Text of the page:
Issued jointly by Mr Jean Fischer, general secretary of the Conference of European Churches, the Rev. Dr Ishmael Noko, general secretary of the Lutheran World Federation, the Rev. Dr Milan Opocenski, general secretary of the World Alliance of Reformed Churches and the Rev. Dr Konrad Raiser of the World Council of Churches, 19 March 1997.

The UN International Day for the Elimination of Racial Discrimination on March 21st, particularly in this European Union Year Against Racism, is a timely reminder of the racism which exists in Europe and our churches. As executive officers of ecumenical bodies whose membership includes European churches, we add our voices to those who struggle against the scourge of racism and its dangerous and inhuman manifestations.

The continuing existence of the blight of racism is an affront to the ministry of Jesus Christ, which was accomplished to reconcile all people to God and to each other.

We view, with deep misgiving, the growing acceptance by individuals and political parties, of organizations which promote racist views.

Deepening economic crises and rising unemployment in many countries have a n especially detrimental effect on the already excluded sections of national societies, increasing the racial or cultural discrimination against them. This is particularly true for many women who bear the double burden of both racial and gender discrimination.

Migrants, immigrants and refugees become scapegoats for unemployment, crime and a host of other problems throughout Europe. Through the adoption, by governments and others, of the terminology of "illegal migrants", the most basic rights, and even the existence of these people, are being denied. Those without papers, even if they have lived in Europe for a number of years, have become victims of acts of racism. Often that violence is carried out against them with impunity.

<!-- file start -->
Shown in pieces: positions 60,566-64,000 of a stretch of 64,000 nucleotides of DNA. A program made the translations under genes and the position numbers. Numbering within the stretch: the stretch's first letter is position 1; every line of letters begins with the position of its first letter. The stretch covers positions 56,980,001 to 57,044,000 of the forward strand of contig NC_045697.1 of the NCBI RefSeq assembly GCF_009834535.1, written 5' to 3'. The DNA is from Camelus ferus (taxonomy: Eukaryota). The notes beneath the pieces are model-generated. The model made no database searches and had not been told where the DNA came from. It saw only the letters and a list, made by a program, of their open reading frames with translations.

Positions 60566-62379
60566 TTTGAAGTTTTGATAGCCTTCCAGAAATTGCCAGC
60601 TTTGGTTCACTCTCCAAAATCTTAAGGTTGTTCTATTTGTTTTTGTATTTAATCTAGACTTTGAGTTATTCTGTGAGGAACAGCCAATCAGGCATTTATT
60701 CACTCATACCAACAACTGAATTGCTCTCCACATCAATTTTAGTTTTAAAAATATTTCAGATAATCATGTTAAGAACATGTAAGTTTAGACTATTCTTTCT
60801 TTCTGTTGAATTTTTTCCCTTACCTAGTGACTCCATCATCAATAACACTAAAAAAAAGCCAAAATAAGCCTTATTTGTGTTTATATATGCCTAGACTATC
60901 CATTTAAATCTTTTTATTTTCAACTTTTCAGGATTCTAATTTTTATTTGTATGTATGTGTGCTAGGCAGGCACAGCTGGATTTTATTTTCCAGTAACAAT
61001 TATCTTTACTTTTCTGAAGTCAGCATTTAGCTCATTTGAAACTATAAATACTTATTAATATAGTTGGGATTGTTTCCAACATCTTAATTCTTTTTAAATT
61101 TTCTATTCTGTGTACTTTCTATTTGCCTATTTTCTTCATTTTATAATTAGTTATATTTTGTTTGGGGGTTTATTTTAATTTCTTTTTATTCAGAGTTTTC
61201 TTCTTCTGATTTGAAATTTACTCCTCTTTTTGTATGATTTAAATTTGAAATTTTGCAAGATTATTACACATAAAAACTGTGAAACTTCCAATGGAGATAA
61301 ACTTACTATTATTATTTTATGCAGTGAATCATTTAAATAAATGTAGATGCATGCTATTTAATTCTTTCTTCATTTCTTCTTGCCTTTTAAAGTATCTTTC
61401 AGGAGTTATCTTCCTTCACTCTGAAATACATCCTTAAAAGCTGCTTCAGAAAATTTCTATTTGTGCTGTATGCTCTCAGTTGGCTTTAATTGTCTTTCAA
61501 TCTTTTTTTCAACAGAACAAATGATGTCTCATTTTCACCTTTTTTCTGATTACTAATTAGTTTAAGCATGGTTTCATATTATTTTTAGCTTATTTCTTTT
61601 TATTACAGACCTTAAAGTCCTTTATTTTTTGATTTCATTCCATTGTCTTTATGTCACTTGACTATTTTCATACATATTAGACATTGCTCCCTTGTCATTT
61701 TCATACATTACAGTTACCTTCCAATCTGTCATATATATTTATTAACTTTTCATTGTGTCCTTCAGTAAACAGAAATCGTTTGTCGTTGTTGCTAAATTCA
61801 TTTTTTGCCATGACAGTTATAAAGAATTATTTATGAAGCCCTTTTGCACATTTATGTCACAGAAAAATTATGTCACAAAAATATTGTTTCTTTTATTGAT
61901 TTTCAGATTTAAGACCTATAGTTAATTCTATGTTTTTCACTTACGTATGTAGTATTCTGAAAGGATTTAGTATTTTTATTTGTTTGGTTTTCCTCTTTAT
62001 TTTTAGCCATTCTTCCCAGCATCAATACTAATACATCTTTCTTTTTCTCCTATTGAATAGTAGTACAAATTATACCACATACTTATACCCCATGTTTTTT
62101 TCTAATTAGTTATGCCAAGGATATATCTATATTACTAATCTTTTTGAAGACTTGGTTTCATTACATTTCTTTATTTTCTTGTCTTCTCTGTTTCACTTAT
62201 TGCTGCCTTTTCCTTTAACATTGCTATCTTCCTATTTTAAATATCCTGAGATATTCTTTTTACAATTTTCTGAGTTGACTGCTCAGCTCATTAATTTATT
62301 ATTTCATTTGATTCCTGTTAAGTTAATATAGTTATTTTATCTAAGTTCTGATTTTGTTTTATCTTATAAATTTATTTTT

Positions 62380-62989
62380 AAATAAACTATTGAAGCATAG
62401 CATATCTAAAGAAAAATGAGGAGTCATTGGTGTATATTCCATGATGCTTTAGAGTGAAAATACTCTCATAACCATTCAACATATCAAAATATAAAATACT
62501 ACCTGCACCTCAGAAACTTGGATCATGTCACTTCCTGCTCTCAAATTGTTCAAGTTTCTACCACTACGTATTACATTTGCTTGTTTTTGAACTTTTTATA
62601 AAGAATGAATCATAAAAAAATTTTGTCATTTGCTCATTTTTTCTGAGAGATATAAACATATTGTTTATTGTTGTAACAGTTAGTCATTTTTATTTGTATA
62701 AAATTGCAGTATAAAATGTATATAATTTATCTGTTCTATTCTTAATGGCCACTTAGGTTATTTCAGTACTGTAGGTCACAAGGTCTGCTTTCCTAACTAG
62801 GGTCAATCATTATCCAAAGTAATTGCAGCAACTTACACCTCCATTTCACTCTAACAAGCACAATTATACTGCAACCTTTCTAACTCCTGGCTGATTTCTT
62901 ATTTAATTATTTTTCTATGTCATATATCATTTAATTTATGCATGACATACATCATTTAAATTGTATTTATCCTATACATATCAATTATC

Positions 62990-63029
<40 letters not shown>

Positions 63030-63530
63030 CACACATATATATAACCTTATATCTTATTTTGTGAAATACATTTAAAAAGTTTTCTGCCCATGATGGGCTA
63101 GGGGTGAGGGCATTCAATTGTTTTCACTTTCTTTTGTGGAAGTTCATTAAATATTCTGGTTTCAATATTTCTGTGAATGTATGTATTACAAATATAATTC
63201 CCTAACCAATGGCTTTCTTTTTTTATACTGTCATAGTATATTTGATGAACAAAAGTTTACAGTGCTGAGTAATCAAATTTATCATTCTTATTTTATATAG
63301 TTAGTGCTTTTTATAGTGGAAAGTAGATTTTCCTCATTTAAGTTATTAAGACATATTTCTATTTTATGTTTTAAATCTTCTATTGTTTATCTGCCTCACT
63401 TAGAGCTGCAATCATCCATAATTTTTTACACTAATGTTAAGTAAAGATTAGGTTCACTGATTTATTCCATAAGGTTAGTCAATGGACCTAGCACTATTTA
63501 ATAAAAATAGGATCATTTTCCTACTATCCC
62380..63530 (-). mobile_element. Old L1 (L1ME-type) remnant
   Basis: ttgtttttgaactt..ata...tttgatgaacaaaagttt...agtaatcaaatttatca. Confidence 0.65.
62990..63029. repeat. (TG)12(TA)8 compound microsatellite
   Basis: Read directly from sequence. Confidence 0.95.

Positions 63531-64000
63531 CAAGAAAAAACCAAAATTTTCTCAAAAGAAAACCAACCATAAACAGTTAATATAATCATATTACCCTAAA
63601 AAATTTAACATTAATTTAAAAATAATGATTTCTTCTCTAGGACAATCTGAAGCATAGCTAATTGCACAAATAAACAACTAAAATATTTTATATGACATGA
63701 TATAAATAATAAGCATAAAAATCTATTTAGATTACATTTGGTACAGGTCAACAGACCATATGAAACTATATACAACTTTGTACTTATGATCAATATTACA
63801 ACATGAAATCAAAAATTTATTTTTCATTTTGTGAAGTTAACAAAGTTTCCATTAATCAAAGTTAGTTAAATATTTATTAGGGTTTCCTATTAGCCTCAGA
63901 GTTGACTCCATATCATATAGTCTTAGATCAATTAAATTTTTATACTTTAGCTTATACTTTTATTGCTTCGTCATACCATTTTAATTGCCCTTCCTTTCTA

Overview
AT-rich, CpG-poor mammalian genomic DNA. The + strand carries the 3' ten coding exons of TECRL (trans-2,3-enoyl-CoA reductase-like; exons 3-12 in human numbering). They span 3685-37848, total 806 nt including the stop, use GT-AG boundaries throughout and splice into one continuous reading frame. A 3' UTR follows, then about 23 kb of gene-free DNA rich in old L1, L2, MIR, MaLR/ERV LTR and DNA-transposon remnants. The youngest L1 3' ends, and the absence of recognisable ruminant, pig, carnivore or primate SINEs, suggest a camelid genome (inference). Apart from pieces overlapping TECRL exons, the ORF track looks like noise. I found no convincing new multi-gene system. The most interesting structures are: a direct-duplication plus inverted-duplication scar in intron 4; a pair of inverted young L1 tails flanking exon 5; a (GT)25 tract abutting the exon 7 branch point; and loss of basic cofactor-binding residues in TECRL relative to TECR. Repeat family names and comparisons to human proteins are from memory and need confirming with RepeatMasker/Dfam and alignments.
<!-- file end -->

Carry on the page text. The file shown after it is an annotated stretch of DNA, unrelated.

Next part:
To affirm the commitment of the churches to uphold the dignity and rights of all refugees and migrants, 1997 is being marked in Europe, and worldwide, as the Ecumenical Year of the Churches' Solidarity with Uprooted People.

But it is not only racism affecting migrants which worries us. Many individuals born in Europe of mixed parentage are also discriminated against because of their colour; minority groups such as the Roma/Sinti also suffer.

We note with great concern that the spectre of anti-Semitism is again, in many and varied ways, haunting Europe. This reveals a disturbing reluctance to deal with the past in openness and with repentance. It is essential for us, as Christians, to actively oppose anti-Jewish acts and rhetoric, no matter the origin.

It is heartening that some political and humanitarian activists are calling for justice and compassion and we wish to identify with them. There are also a large number of local congregations and churches who have been outspoken on these issues and have shown tremendous personal courage as they stand in solidarity with the victims of racism and xenophobia.

But despite the activities of the international community during two United Nations decades for action to combat racism and racial discrimination, racism seems as prevalent, and as diverse, as ever. It is therefore appropriate to renew our commitment and redouble our efforts against racism. For this reason we welcome and support the Europe-wide Week of Action Against Racism.

We urge our member churches and their congregations to consider whether, even unwittingly, our churches contribute to discriminatory local or national policies.